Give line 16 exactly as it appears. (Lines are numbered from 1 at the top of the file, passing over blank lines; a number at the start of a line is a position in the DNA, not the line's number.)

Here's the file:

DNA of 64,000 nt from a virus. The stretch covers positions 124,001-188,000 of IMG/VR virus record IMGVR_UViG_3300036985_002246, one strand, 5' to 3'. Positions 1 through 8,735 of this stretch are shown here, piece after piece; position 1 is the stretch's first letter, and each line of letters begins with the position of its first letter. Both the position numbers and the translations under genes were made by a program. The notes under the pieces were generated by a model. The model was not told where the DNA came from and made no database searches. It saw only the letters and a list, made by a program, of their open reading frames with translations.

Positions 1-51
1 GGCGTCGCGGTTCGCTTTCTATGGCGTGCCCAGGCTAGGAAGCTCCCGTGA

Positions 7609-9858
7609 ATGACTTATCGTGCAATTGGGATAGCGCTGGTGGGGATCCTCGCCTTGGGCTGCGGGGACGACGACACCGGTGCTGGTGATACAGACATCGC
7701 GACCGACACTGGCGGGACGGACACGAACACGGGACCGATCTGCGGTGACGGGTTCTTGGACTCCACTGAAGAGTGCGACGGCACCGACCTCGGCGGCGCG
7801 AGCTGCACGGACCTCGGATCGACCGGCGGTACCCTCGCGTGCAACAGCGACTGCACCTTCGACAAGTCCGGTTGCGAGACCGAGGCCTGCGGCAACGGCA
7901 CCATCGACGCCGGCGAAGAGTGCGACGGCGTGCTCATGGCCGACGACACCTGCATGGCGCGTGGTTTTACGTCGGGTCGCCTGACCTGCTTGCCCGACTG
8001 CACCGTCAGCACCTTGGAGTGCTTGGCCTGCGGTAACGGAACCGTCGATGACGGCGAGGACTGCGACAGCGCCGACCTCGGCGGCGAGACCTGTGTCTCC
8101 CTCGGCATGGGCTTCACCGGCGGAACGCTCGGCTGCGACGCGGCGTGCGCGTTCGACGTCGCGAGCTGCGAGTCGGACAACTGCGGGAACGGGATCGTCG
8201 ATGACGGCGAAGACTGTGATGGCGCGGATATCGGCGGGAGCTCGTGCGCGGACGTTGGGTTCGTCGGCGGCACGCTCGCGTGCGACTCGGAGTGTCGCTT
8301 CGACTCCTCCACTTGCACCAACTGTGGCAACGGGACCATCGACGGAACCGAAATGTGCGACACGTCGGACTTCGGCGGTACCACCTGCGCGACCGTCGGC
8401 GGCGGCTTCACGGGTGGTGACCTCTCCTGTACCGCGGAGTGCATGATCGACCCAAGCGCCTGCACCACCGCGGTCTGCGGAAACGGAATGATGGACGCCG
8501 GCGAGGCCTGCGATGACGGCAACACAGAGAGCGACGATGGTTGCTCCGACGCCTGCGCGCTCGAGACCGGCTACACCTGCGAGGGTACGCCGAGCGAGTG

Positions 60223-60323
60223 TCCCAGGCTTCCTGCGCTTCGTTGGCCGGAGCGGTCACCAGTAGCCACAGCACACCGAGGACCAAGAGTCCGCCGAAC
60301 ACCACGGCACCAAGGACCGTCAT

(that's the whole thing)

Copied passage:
60223 TCCCAGGCTTCCTGCGCTTCGTTGGCCGGAGCGGTCACCAGTAGCCACAGCACACCGAGGACCAAGAGTCCGCCGAAC